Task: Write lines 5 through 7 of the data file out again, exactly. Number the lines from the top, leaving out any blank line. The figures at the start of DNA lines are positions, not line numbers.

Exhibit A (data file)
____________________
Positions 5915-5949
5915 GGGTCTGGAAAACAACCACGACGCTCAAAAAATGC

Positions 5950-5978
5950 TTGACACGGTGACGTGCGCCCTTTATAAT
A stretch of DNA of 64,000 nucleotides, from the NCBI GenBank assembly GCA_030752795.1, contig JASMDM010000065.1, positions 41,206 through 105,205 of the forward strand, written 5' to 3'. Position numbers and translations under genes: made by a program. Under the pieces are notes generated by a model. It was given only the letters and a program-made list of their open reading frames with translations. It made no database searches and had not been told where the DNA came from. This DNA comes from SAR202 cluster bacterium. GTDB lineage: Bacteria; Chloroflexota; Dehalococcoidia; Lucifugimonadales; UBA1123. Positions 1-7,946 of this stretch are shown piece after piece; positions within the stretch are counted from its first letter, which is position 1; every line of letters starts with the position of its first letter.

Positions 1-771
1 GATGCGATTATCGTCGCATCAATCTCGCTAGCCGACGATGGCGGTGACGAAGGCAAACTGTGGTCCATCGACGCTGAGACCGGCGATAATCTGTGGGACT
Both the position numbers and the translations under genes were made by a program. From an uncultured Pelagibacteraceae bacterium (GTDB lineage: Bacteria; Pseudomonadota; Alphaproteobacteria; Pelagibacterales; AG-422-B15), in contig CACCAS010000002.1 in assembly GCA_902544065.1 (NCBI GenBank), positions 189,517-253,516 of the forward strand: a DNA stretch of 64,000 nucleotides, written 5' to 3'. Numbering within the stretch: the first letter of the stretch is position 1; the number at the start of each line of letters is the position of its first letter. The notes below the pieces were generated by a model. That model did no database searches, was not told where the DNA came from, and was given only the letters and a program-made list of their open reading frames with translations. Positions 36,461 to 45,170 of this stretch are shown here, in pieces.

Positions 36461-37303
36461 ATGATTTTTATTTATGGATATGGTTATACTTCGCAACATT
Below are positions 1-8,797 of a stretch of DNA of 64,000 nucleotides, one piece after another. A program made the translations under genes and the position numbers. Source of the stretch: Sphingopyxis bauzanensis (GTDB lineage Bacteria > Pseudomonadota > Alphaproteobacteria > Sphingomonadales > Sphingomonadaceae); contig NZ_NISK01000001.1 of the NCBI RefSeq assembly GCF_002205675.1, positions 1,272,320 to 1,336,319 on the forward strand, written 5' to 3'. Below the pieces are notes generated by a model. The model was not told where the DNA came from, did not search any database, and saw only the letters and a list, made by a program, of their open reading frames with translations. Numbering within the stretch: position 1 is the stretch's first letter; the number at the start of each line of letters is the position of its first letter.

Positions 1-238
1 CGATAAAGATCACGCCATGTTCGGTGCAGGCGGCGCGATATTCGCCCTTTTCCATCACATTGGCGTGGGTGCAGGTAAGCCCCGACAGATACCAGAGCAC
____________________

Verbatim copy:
A stretch of DNA of 64,000 nucleotides, from the NCBI GenBank assembly GCA_030752795.1, contig JASMDM010000065.1, positions 41,206 through 105,205 of the forward strand, written 5' to 3'. Position numbers and translations under genes: made by a program. Under the pieces are notes generated by a model. It was given only the letters and a program-made list of their open reading frames with translations. It made no database searches and had not been told where the DNA came from. This DNA comes from SAR202 cluster bacterium. GTDB lineage: Bacteria; Chloroflexota; Dehalococcoidia; Lucifugimonadales; UBA1123. Positions 1-7,946 of this stretch are shown piece after piece; positions within the stretch are counted from its first letter, which is position 1; every line of letters starts with the position of its first letter.

Positions 1-771
1 GATGCGATTATCGTCGCATCAATCTCGCTAGCCGACGATGGCGGTGACGAAGGCAAACTGTGGTCCATCGACGCTGAGACCGGCGATAATCTGTGGGACT